But I can’t really say what kind of impact SSRI Stories has had. What I feel is that more people are being injured out there by this than we realize. Someone I know told me he has a neighbor on one side just died on Paxil and Zoloft, while on the other his neighbor just died on Celexa. Before that neighbor died she said she thought the police were taping her and she had begun to drink heavily and to act crazily.

DH:          Did your friend not know your work and warn his neighbors?

RM:          Well he only found out afterward. He could see the personality of one of his neighbor’s change but he didn’t know for sure and he felt he couldn’t go into it in-depth because this was his neighbor and he was embarrassed. Beside even when I was on Prozac I failed to spot the connection.

One day I went up to the bank and there was a lady there. She began talking about Prozac to me and she said that when she was on Prozac she killed her dog and then, right there at the bank counter, she started crying. I said “Why did you kill your dog?” and she said that he’d become incontinent and all of a sudden on Prozac she got aggravated with that so she took him to the vet and had him put to sleep. And then she started crying. She said her dog was her best friend. And I said to her, “ What was it about the Prozac that made you do this?” And she said it made her more aggressive. It makes you more unfeeling and more aggressive. Of course, she only had her dog put to sleep. I’m not saying she committed a major crime. Her pet was incontinent. He was probably old and would have died soon anyway but the point is that this is happening to a lot of people.

He burned down 10 churches and…will spend the rest of his life in jail.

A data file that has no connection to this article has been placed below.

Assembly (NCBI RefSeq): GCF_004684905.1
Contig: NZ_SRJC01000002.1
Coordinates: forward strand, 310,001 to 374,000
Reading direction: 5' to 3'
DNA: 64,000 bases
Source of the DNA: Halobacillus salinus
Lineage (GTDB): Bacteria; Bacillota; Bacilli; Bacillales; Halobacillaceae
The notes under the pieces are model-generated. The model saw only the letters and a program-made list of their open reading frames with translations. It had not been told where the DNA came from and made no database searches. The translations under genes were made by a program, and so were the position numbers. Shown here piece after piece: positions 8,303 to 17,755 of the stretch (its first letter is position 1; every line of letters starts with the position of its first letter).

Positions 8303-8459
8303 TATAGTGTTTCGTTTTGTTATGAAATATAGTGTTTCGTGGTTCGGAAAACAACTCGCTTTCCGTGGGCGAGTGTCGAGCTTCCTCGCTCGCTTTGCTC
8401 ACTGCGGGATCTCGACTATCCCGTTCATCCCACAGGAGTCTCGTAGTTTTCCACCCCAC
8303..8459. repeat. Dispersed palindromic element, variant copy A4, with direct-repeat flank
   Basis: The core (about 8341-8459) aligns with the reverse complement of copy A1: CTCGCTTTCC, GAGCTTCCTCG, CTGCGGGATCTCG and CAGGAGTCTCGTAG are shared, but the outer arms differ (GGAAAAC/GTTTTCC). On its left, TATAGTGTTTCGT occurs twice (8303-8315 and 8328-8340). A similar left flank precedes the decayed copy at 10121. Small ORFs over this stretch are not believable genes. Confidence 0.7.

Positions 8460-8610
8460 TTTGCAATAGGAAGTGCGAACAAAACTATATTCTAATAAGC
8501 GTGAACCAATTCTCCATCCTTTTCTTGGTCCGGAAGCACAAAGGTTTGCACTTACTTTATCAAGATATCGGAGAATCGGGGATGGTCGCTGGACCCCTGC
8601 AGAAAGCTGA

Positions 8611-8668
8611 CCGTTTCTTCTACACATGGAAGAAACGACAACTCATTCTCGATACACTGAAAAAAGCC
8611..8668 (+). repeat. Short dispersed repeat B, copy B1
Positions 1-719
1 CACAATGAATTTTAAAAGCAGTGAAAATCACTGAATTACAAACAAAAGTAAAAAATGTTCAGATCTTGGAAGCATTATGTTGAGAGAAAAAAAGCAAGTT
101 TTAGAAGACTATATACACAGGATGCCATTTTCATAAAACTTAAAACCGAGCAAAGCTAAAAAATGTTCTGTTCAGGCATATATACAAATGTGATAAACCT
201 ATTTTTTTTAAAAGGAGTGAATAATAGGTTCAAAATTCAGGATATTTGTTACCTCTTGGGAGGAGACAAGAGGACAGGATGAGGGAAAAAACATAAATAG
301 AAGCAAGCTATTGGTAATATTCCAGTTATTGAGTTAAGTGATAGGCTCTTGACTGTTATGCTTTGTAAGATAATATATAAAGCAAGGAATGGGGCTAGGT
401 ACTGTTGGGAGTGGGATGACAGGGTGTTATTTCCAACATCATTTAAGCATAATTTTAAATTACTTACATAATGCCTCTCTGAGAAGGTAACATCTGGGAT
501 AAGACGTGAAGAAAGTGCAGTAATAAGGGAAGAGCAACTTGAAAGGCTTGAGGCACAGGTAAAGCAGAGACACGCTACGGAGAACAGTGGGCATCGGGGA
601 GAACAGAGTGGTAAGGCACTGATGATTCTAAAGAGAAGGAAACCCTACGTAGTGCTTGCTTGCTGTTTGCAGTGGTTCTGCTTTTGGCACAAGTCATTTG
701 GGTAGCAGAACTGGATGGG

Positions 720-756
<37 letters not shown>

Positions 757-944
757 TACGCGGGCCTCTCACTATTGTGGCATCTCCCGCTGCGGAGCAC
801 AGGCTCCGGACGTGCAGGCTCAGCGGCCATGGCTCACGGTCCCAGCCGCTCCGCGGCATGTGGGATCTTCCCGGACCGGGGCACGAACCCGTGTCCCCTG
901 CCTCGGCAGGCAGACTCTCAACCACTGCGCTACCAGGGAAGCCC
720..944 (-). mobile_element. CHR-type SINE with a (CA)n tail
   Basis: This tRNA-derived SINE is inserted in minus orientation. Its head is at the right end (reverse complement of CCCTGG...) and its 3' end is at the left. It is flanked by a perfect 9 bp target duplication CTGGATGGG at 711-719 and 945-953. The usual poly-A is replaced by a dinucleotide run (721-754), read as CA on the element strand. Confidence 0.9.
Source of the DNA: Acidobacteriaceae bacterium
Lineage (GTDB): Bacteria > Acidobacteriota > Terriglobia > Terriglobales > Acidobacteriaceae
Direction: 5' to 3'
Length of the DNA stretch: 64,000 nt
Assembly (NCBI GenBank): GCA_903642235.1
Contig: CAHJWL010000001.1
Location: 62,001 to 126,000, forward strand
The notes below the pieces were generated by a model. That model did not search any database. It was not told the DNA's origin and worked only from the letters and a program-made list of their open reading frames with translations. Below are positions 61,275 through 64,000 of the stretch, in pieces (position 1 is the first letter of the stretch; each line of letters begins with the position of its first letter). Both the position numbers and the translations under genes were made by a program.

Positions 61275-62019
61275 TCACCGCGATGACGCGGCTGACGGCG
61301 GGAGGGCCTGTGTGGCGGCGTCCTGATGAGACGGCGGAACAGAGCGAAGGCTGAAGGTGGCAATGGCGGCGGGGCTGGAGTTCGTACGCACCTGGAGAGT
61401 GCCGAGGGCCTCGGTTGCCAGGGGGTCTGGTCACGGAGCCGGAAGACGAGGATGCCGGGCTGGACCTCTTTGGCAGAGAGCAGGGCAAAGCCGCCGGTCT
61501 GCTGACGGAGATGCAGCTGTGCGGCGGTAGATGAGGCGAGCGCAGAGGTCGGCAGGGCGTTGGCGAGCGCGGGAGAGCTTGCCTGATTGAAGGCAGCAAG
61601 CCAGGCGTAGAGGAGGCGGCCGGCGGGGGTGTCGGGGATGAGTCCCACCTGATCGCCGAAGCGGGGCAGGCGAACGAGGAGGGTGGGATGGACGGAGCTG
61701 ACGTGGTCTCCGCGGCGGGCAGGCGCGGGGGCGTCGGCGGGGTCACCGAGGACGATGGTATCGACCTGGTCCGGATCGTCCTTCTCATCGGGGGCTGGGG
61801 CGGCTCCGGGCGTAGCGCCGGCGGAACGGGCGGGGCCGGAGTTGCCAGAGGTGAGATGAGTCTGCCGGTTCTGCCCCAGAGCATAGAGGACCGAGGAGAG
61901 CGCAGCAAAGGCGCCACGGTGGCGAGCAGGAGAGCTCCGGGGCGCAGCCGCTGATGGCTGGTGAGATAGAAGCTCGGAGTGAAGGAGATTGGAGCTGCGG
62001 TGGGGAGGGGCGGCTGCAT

About two or three months ago there was a case in a town near Dallas where a 20-year-old man, who was taking Champix and Prozac at the same time, went around in the middle of the night and burned down 10 churches.  No one of course had been killed because the churches were empty but the jury gave him life in prison. This article on SSRI stories talks about Prozac and Champix and it does say the perpetrator blamed the Champix because he didn’t know if he’d actually done it or if he’d dreamed it. But you see the Prozac can cause you to kind of go into a manic rage also and out of this you get a pyromania, or a kleptomania or nymphomania, and then on the Champix he was kind of like in a dream state. Anyway he’s 20 years old and will spend the rest of his life in prison.

DH:          Why did the issue of people becoming violent get your attention?

RM:          Well because you know in United States it’s always been a tradition not to print suicides. The only way you can tell is if they have a little clue in the obituary or if it says “he died suddenly.” Whereas, the UK and other countries do print suicides. They’ll say “committed suicide.” That’s why I have so many cases from people in Australia and Canada of suicides but very few from the US. However if it’s a controversial suicide or suicide of a famous person, people will want to know what happened to them, and then they’ll print it because everyone will say “Oh my gosh, this famous actor died. How did he die?” But I’m just talking about ordinary people who aren’t high profile. Also the big problem in the US is the drug advertising and of course the media is dying. Some of the newspapers have gone out of business — the only thing that keeps them alive is the drug ads.

The US has lost Freedom of the Press in an unusual way.

The U.S. has lost Freedom of the Press in an unusual way. The newspapers and TV cannot mention that the perpetrator was on an SSRI because the media is afraid the pharmaceutical companies will pull their ads.

DH:          Why do you think people are so reluctant to think that the drugs may be causing a problem?